photography

Darkest day, new beginnings & Togetherness in 2019

We have just passed midwinter and the light is now coming back, what does that mean to you?

For me yule is all about family, all about the children and perhaps becoming aware of your inner-child. We are the magic makers now. Well, nature is providing as usual, but we are the ones putting up the bright stars in the widows of Stockholm homes.

What is that leading star? Togetherness? A future, where you can be you a bit more? A world where we for ones realise we are all connected? A world where adults feel just a wee bit better, so they can make space for the next generation of adults, our children…

Tryggare kan ingen vara
än Guds lilla barnaskara,
stjärnan ej på himlafästet,
fågeln ej i kända nästet.

I didn’t want to start off with “going on ” about Instagram and Facebook, but most of you know that I had every second updated deleted by the oppressive social media platform.

This is my family, we are not up for censorship, we are real people full of blood, life and stories. We lived lives in our bodies, children were delivered.

I welcome you to Stockholm suburbia December 2018: here is my cousin and her family ,(Michaela and Johannes) . My father is right in there, in the twilight, with the blackbird. Jannice’s daughter Ella who was also removed from Instagram. My syssling Jeanette: embracing the first new moon of 2019. This is my platform and you all are welcome.

Love (always)

Jannica Honey

Photography Work & A Hunter Full Moon in the Sky

I thought, since we had a beautiful hunter last night, I wanted to announce some magic.

Last couple of months has been very hectic. I have not only covered most of the United Kingdom on a journey photographing venues and their owners for lovely Bev and Mark at The Music Venue Trust. I have also had the absolute honour to create imagery for two women (mina fina häxor) that is working aligned with the moon and all her phases/cycles. I mean, like that is magic? It is actually just nature, isn’t it?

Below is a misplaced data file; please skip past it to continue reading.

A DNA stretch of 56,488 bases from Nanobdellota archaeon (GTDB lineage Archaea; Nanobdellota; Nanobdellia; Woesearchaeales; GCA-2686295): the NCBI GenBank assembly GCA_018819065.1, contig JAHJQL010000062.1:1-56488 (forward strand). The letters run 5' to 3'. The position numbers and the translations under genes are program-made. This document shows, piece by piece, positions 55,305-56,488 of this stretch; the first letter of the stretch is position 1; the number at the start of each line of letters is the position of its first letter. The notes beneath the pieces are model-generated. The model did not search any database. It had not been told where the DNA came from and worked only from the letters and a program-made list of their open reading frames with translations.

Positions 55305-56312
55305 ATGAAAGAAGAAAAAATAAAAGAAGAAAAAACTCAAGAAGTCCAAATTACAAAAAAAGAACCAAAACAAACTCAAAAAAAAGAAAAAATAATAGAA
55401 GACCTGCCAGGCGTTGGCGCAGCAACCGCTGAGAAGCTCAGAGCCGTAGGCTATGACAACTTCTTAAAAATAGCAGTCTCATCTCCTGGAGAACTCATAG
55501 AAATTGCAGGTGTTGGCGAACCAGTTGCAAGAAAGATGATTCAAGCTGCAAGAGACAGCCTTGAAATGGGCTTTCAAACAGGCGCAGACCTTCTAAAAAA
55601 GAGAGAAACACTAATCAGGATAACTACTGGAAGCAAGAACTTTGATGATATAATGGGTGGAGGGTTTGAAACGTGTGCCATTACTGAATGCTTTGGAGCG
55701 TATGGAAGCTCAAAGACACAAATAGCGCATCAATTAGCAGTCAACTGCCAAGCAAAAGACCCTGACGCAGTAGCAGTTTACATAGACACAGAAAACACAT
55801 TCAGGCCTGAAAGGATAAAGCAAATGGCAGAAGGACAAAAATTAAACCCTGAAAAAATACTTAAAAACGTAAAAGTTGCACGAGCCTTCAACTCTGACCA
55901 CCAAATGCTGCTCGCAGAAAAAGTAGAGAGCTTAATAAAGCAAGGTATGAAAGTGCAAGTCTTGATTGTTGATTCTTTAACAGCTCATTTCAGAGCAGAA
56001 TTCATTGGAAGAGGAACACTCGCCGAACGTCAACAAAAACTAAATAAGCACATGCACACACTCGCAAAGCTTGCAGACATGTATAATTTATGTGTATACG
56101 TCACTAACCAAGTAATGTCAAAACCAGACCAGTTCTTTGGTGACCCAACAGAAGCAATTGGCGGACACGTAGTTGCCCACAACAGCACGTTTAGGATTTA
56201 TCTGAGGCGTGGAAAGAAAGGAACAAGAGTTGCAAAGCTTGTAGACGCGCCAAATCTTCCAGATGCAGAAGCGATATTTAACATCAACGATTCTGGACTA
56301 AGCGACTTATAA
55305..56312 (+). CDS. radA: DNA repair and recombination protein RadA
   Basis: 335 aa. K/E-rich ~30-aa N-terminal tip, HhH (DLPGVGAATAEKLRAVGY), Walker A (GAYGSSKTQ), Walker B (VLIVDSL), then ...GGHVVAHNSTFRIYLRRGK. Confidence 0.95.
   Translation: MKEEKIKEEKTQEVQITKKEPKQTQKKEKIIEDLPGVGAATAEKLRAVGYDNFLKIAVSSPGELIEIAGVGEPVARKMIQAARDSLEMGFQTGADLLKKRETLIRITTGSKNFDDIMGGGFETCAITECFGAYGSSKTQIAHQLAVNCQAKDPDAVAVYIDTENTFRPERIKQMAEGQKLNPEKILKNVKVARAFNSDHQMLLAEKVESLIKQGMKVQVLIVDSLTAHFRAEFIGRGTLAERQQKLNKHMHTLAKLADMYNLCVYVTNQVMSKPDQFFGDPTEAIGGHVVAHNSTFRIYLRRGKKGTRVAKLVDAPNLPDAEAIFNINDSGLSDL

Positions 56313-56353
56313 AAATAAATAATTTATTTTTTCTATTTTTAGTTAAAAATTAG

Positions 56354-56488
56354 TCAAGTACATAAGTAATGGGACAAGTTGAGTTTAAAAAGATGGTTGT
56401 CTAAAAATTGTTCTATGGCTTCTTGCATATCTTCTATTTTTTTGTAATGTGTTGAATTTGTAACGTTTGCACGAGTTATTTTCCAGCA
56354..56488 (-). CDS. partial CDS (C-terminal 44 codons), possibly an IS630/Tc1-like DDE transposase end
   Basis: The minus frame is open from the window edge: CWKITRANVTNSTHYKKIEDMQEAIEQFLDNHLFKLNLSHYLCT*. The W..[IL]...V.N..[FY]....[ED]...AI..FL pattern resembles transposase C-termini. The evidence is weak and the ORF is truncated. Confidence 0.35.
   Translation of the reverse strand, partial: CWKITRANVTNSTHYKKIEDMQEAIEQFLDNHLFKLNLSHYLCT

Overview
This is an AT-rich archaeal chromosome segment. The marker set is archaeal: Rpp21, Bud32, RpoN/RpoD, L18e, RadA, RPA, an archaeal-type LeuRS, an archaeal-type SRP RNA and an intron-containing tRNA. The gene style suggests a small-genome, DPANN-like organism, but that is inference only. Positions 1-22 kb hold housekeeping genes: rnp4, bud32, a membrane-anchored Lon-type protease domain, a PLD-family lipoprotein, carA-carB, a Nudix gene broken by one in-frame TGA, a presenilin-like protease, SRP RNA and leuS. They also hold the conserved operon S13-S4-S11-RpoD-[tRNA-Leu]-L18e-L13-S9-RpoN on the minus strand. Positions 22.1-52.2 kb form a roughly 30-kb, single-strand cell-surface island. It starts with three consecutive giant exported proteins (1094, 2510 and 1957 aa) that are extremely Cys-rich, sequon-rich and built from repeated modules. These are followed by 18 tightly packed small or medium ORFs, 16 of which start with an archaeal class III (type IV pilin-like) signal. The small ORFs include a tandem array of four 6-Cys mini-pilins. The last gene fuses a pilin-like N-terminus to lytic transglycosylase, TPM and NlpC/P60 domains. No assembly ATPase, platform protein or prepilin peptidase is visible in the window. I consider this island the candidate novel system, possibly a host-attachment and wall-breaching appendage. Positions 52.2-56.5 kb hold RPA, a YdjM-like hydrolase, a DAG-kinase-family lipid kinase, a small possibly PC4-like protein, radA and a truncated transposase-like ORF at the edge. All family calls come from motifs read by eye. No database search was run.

I will write more about this at a later point, but for now I will be shining light on (like the full moon) the work, please follow the links, they can take you to a completely new place.

Please check out their beautiful work over here:

Kristina Turner’s Urban Goddess https://urbangoddess.se/

Rebecca Tiger’s Snipp Sauna https://snippsauna.com/

Love (always)

Honey x

Facebook ban, Swedish Elections & A Magic New Moon in Edinburgh.

Most of you are aware of that the Swedish elections just happened and the result was pretty detrimental for women and men. I try to cheer myself up with that over 80% of the Swedes still believe in humanity.

I did a blog about this last night and the link on Facebook resulted in another 30 days ban, nipple drama as usual. Why does Facebook hate the female body so much?

I did a new moon When The Blackbird Sings shoot last night. I tend to do this when I feel disempowered , scared and angry. 

Creation as a expression.

Creation as something nurturing.

The new moon was welcomed with someone special (Roselle Seraphina) - always at twilight. 
Intimacy/
Presence/
Intimacy/
Two humans, meeting at the exact same spot.
When The Blackbird Sings means  kvinnor tillsammans. 

#fuckSD #femaleempowerment #redwine #swedishElection always radical never extreme.